Last time i fished in Pandan canal was around July 2004, at that time it was swarming with jaguar guapote (Parachromis managuensis).
Other species caught include tilapia (Oreochromis sp.), common carp (now rare), luohan, baung catfish (Mystus gulio complex), and African sharptooth catfish (Clarias gariepinus), there is also the occasional common snakehead (Channa striata), red-headed cichlid (Vieja synspilum), and Midas / thick lip cichlids. I have also seen Loricarid sucker catfish there. In the old days there were lots of feeder fish (guppies, mosquito fish, mollies etc) but they have almost all disappeared into the mouths of the guapotes.
As far as i can tell the only native fish there are the baung and the snakeheads but i have only ever caught 1 snakehead there, they are so rare.
The African catfish can grow to over a metre long after about 10 years but such big fish are uncommon though not unheard of, and the usual size is 30-50cm. They look like local keli but usually have a mottled skin pattern and also have a granular texture on the top of the head. I have so far not seen any baby catfishes of this species in the Pandan canal but the adults are quite regularly caught by cast netters and crab bait fishermen so i suspect they are breeding there.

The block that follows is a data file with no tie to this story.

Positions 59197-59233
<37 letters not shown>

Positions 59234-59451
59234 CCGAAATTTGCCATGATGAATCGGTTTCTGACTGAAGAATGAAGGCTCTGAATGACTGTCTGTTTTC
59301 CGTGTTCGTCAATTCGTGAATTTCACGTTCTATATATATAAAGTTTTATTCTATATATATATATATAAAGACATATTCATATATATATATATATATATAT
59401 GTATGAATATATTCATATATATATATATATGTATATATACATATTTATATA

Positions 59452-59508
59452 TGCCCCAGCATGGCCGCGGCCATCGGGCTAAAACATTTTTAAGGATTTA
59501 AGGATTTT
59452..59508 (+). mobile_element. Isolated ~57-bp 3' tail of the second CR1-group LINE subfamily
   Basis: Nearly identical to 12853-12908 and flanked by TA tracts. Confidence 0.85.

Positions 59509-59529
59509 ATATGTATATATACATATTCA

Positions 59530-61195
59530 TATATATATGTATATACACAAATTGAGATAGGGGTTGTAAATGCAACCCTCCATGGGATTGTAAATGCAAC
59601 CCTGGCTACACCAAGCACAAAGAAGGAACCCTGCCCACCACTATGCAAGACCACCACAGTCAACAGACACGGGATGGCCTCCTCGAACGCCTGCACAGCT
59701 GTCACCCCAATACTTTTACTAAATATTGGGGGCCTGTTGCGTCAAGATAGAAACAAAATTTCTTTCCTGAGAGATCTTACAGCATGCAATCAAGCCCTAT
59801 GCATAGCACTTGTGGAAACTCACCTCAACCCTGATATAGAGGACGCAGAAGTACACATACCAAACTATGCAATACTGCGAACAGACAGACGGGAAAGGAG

By far the commonest fish is the jaguar guapote which is highly predatory and eats up the fry of all the other species, which may be why they are decreasing in quantity. I normally advocate and practice catch and release, but i consider the guapote such a pest that i always kill it and use it as cat food.
The canal is also dragged by long netters which doesn't help. However the lower section near West Coast road/Pandan Reservoir is now a NO FISHING zone, so it might provide some respite for the fish stocks.
You can fish for jaguar guapote using earthworm (probably best), insects, small fish dead or alive (like feeder mollie / ikan billis size), or pieces of fish meat including jaguar guapote meat. They also bite at night. Mustad circle hooks (not the thick black ones, but the silver thinner wire ones, size 1/0 - 3/0) with the barbs crimped flat work well for this species, which usually hooks itself on them from the drag of the float or sinker.
They will also take flies (including sabiki type tamban flies) and small lures but use strong tackle if using lures as you will often snag discarded long nets or other rubbish. The best time to fish is on dry days. If it rains the canal turns very muddy and the fish don't bite.
Carp including koi used to be quite common but are now rare, usual bait for those is bread. Suggest you release all carp caught. They were introduced by Buddhist Vesak day releasers.